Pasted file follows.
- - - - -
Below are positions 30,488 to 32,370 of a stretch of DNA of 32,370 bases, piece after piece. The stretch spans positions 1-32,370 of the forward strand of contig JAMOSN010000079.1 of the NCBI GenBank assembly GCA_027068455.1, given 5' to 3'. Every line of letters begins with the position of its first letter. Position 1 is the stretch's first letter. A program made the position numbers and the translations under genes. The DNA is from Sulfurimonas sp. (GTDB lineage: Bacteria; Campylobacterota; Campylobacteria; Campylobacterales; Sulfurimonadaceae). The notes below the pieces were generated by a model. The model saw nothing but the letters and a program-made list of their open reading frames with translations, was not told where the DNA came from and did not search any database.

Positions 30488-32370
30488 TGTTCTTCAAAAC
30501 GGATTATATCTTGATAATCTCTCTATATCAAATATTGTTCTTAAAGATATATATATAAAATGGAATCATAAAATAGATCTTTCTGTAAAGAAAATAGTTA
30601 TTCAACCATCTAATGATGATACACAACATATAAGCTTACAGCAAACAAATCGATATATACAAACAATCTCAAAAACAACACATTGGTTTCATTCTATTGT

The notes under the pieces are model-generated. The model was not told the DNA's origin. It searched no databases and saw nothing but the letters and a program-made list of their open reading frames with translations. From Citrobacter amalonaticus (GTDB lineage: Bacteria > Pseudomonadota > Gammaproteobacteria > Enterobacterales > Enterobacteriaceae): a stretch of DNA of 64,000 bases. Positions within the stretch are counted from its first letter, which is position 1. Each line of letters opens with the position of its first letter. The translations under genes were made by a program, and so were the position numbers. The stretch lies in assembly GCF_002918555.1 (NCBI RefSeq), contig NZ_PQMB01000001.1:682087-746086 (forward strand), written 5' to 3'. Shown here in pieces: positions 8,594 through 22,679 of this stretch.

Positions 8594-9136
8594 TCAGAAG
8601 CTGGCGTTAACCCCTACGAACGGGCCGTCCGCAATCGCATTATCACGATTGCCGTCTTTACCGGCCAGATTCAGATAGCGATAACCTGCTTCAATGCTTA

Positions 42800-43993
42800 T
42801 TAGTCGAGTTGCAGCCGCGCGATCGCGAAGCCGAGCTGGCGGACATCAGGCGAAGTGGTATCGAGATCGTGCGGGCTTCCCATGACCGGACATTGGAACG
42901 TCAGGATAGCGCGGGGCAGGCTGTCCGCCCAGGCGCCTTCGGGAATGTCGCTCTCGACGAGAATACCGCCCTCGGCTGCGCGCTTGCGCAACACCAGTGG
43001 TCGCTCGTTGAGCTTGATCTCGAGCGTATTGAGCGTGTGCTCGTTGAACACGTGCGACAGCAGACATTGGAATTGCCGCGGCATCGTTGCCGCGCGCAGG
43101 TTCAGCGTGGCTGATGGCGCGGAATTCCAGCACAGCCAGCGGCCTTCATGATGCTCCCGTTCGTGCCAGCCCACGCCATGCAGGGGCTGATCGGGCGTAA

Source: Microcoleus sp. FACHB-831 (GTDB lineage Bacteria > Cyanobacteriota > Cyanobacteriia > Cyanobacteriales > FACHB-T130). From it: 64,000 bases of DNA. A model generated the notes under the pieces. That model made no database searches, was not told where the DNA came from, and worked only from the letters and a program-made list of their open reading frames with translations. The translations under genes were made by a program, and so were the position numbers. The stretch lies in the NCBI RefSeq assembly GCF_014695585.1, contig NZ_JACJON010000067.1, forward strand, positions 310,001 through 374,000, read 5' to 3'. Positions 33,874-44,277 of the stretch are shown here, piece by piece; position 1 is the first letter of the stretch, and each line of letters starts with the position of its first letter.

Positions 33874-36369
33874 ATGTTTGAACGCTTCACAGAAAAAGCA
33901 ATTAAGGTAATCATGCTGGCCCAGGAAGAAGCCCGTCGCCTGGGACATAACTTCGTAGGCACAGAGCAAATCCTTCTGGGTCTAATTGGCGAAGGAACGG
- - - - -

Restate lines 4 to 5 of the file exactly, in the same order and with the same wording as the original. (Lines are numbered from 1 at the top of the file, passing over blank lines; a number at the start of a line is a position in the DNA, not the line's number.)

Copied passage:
30501 GGATTATATCTTGATAATCTCTCTATATCAAATATTGTTCTTAAAGATATATATATAAAATGGAATCATAAAATAGATCTTTCTGTAAAGAAAATAGTTA
30601 TTCAACCATCTAATGATGATACACAACATATAAGCTTACAGCAAACAAATCGATATATACAAACAATCTCAAAAACAACACATTGGTTTCATTCTATTGT